IAM Sprint: Take Control of Privileged Credentials

07 May, 2024, by Stephen Swann

IAM Sprint: Take Control of Privileged Credentials

Could you say how many privileged systems and accounts exist in your organisation right now? Do you know who has access to what, when and (more importantly) what they are doing when they are in there?

Passwords are vulnerable and shared passwords even more so. How can you protect this attack surface and how do you mitigate against the potential threat posed by inside users?

Within this sprint, you should aim to:

  • Create a centralised view of privileged credentials via discovery
  • Vault those privileged credentials
  • Identify privileged users who require access to those credentials
  • Optionally, switch on session recording for privileged credential usage

Ultimately, taking control of your privileged credentials can provide a tick in the audit box by demonstrating you are heading in the right direction with regards to establishing a principle of Zero Standing Privileges (ZSP).

Warm Up

The Warm Up

Even without a privileged access management tool, there is a certain amount of discovery that should be undertaken. Who is a privileged user? What is a sensitive system? What are privileged credentials. How are privileged credentials currently assigned and used. What regulatory compliance are you subject to?

However, with the right tool, the discovery of servers, applications, privileged credentials, and privileged users can be automated. You may even unearth some sensitive access rights that have been granted without your prior knowledge!

With the discovery information at your fingertips, you will be able to identify where the highest business risk exists and establish a priority list for switching on privileged access management controls.

You should also consider the kind of access request rules you want to enable. Most tools will have a rules-based wizard with best practice rule definitions provided out-of-the-box. These will cover things like: who has access to vaulted credentials, how are vaulted credentials checked-out by a privileged user; how are privileged credentials to be used; how are sessions initiated; how are sessions recorded and retained.

The Sprint

The Sprint

A tool such as IBM Security Verify Privilege Vault (ISVPV) provides the necessary functionality (and more) to address the needs of a PAM sprint and the SaaS version is perfect for a PoC.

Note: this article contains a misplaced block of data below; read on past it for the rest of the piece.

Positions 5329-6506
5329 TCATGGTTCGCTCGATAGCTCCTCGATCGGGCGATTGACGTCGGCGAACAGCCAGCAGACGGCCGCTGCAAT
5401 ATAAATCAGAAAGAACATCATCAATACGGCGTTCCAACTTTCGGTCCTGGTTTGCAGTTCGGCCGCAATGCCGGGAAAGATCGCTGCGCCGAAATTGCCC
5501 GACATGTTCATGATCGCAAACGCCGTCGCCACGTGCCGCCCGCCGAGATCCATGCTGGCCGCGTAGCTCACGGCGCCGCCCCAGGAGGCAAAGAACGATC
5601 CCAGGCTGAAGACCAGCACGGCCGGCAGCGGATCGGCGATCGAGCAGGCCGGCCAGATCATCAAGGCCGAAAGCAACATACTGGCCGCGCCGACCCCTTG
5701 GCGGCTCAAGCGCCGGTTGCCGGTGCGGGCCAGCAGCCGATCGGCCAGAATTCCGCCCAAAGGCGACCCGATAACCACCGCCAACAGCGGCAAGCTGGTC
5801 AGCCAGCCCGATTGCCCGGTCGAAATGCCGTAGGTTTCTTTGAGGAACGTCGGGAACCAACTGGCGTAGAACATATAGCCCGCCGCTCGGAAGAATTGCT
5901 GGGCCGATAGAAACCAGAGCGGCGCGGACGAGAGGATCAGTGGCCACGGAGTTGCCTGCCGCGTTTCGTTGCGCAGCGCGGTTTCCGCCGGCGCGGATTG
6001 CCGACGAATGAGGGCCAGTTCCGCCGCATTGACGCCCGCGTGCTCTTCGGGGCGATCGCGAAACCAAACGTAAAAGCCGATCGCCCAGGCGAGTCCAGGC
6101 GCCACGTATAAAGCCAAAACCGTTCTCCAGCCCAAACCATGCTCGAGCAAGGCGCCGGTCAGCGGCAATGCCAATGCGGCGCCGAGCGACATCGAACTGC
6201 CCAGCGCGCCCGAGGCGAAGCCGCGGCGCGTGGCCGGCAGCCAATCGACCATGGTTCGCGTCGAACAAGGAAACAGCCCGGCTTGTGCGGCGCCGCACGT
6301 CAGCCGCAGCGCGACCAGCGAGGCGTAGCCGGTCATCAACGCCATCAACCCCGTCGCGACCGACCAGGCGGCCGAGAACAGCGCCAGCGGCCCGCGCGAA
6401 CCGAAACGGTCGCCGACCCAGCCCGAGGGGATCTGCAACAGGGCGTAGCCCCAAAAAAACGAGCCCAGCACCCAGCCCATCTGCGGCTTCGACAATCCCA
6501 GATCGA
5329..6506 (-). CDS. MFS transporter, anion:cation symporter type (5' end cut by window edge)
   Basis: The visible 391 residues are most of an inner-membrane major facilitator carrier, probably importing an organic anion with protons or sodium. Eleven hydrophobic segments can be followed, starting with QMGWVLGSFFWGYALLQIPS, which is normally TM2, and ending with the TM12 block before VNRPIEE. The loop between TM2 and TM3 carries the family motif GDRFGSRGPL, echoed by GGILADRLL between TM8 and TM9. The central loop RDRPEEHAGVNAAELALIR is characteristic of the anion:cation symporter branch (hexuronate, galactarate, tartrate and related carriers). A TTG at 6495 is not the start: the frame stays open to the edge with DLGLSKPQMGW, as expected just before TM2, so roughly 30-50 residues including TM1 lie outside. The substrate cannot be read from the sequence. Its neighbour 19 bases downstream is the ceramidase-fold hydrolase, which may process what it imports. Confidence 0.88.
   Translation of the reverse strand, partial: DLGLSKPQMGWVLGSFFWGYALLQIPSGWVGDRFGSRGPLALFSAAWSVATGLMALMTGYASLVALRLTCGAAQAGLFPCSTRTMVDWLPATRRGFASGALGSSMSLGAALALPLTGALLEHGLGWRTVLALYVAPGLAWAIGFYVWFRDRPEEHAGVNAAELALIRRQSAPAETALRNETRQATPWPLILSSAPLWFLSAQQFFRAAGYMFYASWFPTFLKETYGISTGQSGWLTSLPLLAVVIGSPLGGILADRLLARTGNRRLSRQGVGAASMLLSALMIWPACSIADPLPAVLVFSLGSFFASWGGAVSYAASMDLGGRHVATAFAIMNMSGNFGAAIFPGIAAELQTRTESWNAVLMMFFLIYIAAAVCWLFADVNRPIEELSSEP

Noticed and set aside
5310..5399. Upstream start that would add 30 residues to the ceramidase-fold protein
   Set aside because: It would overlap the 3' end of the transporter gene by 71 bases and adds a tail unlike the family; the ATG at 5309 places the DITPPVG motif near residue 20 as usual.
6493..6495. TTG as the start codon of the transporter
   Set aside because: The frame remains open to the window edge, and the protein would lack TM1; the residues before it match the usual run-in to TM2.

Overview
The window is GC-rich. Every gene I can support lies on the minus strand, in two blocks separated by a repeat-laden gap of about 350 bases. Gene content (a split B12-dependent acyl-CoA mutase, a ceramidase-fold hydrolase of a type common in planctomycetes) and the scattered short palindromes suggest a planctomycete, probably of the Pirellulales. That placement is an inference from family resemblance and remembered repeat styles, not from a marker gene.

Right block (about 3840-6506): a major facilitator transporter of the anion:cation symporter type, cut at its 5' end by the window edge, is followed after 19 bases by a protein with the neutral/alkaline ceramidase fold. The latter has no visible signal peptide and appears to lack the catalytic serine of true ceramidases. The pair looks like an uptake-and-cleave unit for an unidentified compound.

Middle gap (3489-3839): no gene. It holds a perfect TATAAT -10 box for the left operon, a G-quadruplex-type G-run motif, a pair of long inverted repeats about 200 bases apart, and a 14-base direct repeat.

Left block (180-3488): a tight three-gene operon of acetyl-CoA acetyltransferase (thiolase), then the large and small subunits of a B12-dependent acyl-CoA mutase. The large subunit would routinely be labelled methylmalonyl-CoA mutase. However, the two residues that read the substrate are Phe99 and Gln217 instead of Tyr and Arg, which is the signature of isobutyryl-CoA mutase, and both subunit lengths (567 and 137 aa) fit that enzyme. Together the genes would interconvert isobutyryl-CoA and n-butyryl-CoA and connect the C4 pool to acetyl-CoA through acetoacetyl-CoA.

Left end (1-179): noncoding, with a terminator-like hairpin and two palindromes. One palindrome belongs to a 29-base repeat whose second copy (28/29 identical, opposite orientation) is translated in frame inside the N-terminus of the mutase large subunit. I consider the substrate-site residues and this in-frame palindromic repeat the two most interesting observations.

Discovery is a point-and-click affair and can be as targeted as you need for the purposes of your sprint. Ideally, you will tackle a service and a set of privileged credentials that are used by a team of users who are sympathetic to your goals and can help you derive value and a base line for a suite of BAU processes.

Vaulting of credentials, the definition of credential rotation rules and the enforcement of password complexity rules which go beyond any default policy you may have for end users is a must.

The sprint should also define credential check-out rules including any approval processing required. You could, time-permitting, switch on integration with your favourite service management tool to ensure tickets have been raised in advance of any request for check-out.

And of course, there is the session launch sequence that should be defined. Most PAM tools provide launchers, such as SSH Terminals or RDP handlers. These can even be configured in a manner that forces recording of privileged sessions for future forensic analysis.

A comprehensive suite of reporting tools is normally provided out-of-the-box – ISVPV has almost 100 such reports plus a comprehensive engine for developing custom reports, should they be required. The sprint should identify a core set of useful reports and have those shared with key stakeholders.

Warm Down

The Warm Down

The warm-down should analyse the success of the sprint, garner feedback from the key stakeholders involved in the sprint and work out a plan for rollout to a wider community.

Rollout to a wider community, however, means it is people, policy, and process time. And that means communication.

Don’t underestimate the impact a PAM solution will have on privileged users. Any change results in natural resistance, but the barriers that will be placed in the way of privileged users will result in grumbling. Every effort must be made to ensure that the privileged users truly understand the need to put those barriers in place. They need to understand that control and risk reduction are imperative.

The warm-down process should also attempt to identify any future third-party system integrations that would be beneficial such as:

  • SIEM integration of security event monitoring
  • MFA provider integration for strong authentication into the PAM service
  • UBA integration for AI analysis of user behaviour
  • IGA integration for formal processing of the creation of privileged user accounts

Finally, most organisations fail to produce a response plan should a privileged account be compromised. Many organisations are even unaware of the risks of such a compromise. The implementation of a PAM solution can go a long way to preventing such a compromise, but that certainly does not negate the need for a response plan. Write one now!

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